At KS4 we offer Design Technology : Electronics with AQA. This specification encourages pupils to actively engage in the processes of design and technology to develop as effective and independent learners. This covers two units. Unit 1 is worth 40% grade and is a written examination. For this unit pupils should develop a working knowledge of materials and components, electronic system blocks, ICT, processes and manufacture, circuit symbols and calculations. Unit 2 is designing and making in practice for which pupils choose a theme for their Controlled Assessment task. This project follows a clear design process including investigating the design context, development of design proposals, making and testing and evaluation. Past themes to choose from have been wide and varied and have included games for fairgrounds, shop displays, alarm systems and road safety. More useful information and answers to the most commonly asked questions can be found at http://www.aqa.org.uk/rn/askaqa.php.

Textiles.

At KS3 Textiles is studied as part of the Design Technology rotation in Years 7, 8 and 9. Textiles enables pupils to demonstrate their creativity, with the designing and making of products forming the main focus for assessment. Skills and topics covered include; health and safety, use of dyes, printing and stitching, fabric construction,  decorative stitching, functions of the sewing machine, hand and machine sewing skills, stencilling, applique, paints, seams and SMART materials. For the Design and Make activity the theme can alter to suit pupil interest and current national events. For example, using the seascape theme to produce a decorative Textile piece using skills and techniques gained. Our KS3 course has been designed to enable pupils to move smoothly forward on to KS4 GCSE.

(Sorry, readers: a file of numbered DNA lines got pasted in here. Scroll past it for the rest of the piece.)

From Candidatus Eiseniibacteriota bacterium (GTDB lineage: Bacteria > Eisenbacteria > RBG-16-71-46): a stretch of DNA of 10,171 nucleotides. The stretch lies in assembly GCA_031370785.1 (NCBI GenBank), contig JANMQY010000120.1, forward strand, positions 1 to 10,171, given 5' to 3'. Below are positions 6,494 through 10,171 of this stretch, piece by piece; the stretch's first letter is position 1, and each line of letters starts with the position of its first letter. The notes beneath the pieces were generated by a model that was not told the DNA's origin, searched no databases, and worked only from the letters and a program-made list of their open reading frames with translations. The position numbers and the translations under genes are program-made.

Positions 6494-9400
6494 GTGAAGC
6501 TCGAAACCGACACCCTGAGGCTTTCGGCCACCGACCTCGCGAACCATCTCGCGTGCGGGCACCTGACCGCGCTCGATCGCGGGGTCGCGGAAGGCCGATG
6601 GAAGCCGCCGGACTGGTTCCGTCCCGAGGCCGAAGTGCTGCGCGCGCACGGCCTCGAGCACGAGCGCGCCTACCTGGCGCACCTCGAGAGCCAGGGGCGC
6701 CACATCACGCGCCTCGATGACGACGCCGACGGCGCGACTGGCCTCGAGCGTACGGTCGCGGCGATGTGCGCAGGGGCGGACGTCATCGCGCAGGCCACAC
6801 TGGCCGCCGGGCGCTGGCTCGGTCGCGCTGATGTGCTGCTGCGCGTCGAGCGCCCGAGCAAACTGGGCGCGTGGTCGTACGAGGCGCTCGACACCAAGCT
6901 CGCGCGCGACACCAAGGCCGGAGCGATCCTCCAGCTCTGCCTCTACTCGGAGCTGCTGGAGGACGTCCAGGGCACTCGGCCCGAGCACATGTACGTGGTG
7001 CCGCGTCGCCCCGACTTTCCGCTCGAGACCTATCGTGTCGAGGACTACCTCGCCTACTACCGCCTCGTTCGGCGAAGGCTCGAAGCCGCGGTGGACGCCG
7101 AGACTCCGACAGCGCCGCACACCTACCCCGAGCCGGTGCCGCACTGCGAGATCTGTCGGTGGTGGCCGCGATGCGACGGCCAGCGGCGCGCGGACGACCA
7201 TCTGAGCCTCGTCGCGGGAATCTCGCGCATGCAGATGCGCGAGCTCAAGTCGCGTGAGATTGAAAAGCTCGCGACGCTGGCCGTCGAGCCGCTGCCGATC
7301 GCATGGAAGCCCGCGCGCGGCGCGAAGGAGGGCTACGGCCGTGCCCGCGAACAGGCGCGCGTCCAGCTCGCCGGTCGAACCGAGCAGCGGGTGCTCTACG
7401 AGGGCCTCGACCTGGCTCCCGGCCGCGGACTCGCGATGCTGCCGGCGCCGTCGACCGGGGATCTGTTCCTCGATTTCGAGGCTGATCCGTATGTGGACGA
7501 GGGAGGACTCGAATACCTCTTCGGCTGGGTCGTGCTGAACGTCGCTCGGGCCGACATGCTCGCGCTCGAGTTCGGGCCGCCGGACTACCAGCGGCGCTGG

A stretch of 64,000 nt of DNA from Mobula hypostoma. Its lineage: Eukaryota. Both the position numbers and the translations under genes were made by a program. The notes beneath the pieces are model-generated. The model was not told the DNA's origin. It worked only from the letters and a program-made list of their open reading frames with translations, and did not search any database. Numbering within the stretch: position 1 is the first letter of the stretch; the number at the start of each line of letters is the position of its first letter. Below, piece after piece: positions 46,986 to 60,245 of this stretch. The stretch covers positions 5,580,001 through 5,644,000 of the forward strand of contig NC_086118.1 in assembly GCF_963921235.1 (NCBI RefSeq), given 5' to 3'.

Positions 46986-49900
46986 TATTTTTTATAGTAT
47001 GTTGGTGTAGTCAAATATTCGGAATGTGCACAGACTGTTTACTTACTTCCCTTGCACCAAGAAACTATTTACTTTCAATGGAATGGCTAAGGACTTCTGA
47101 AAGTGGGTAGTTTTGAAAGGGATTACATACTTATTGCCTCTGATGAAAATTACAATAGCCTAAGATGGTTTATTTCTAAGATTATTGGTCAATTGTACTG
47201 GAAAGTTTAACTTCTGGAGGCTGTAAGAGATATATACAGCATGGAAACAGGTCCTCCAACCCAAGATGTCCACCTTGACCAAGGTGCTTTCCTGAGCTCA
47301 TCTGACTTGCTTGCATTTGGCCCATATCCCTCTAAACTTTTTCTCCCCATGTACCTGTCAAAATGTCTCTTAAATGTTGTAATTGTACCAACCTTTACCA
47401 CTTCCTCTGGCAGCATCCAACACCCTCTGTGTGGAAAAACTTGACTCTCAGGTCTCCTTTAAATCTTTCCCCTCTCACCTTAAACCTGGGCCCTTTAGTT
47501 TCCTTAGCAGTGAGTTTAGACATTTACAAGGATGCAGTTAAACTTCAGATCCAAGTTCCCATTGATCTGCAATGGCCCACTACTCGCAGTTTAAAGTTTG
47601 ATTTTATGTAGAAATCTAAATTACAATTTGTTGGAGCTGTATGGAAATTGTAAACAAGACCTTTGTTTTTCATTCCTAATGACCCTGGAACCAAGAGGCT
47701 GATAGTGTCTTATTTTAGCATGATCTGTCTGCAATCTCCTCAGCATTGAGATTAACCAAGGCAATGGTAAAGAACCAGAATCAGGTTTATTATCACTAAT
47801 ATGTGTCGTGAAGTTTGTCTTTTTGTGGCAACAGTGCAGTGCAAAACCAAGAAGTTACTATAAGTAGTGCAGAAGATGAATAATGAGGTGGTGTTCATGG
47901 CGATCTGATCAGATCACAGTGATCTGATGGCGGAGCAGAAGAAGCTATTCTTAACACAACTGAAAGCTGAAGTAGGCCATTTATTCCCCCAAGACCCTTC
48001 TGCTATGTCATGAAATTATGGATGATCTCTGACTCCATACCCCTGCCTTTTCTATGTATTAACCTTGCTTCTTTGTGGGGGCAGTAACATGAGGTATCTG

At KS4 we offer Design Technology :Textiles with AQA. This specification encourages pupils to be inspired, moved and changed by following a broad, coherent and worthwhile course of study as well as gain insight into related sectors such as manufacturing and engineering. This covers two units. Unit 1 is worth 40% grade and is a written examination. For this unit pupils should develop a working knowledge of textiles materials and components appropriate to modelling, prototyping and manufacturing. Topics covered include; fibres and fabrics, finishing processes, components, design and market influences, product analysis and health and safety issues.  Unit 2 is designing and making in practice for which pupils choose a theme for their Controlled Assessment task . This project follows a clear design process including investigating the design context, development of design proposals, making and testing and evaluation. Past themes to choose from have been wide and varied and included punk, sixties, all things British- vintage, rainforest, musical theatre costumes and museum gift shop products.

Food Studies.